OTTAWA, Sept. 13, 2015 /CNW/ - The Canadian Nurses Association (CNA) welcomes today's New Democratic Party pledge of $1.8 billion in new health-care funding. A portion of these funds will be used to create 5,000 new nursing home beds across the country to increase the options for seniors care and better support home care and long-term care. CNA is also pleased with the party's vow to work with its provincial/territorial government partners on improving and expanding health-care services outside of Canada's hospitals. Another key measure is the NDP pledge to provide $30 million in new funding to enhance end-of-life care and palliative care alternatives for Canadians.
Since CNA's Annual Hill Day in November 2014, staff and board members have met with parliamentarians to offer our recommendations on how the government could commit to better seniors care. Our recommendations include common standards for home care in Canada, which is currently a patchwork of public and private services among the provinces and territories. The result of this piecemeal approach is that access to health care at home has more to do with where Canadians live than what they need. By establishing common standards across Canada, our citizens will have equitable access to a certain level of care.
We look forward to posting the NDP's and other federal party responses to CNA's 2015 federal election questionnaire on our election website in the coming weeks.
On August 6, CNA launched its own federal election campaign call — Health Is Where the Home Is — to draw attention to the significant gaps in seniors home health care. In addition to common standards for home health care and improved health promotion, CNA is recommending more support for family caregivers. Canadians who provide care for aging family members are indispensable to the well-being of our seniors and to our overburdened health-care system. These caregivers' annual contributions in unpaid labour are estimated to be worth more than $5 billion. CNA is hopeful that this issue will be addressed during the upcoming Globe and Mail federal leaders' debate on the economy, which is scheduled to take place on September 17 in Calgary.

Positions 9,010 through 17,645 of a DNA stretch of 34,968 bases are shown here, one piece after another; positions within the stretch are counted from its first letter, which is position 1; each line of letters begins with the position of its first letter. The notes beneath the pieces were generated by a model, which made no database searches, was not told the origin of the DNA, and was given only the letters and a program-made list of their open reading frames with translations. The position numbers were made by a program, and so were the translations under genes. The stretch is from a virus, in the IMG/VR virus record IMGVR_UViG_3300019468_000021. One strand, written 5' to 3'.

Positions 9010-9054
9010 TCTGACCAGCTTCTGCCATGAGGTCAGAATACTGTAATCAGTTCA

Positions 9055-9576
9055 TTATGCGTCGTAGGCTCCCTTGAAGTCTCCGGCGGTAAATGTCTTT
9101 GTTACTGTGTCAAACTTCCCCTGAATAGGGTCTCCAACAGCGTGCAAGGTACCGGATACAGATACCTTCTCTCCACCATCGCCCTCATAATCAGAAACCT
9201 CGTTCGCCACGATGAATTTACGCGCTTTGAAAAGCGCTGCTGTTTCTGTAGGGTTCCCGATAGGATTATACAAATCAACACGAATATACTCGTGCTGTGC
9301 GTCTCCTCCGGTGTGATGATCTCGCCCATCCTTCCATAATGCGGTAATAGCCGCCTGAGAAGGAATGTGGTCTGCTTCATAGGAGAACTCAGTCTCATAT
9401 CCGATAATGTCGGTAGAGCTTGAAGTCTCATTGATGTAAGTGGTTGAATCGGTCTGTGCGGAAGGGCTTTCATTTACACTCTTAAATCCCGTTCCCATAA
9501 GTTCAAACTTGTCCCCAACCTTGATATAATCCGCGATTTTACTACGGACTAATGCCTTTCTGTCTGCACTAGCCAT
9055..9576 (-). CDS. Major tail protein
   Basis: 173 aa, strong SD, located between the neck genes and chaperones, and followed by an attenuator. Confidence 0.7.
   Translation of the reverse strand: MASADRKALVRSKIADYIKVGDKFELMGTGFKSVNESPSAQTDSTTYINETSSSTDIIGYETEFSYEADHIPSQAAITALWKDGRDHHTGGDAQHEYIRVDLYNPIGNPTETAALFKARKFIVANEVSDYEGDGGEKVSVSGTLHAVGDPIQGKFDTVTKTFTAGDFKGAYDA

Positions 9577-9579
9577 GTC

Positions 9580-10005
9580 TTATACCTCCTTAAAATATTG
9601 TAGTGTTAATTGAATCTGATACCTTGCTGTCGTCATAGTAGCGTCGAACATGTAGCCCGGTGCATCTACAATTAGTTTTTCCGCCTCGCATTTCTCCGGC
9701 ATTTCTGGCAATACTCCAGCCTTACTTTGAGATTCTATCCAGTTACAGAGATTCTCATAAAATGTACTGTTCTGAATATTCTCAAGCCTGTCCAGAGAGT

CNA is the national professional voice representing 135,000 registered nurses in Canada. CNA advances the practice and profession of nursing to improve health outcomes and strengthen Canada's publicly funded, not-for-profit health system.
SOURCE Canadian Nurses Association
For further information: Marc Bourgeois, Director, Public Affairs and Member Outreach, Canadian Nurses Association, Cell: 613-864-1371, E-mail: firstname.lastname@example.org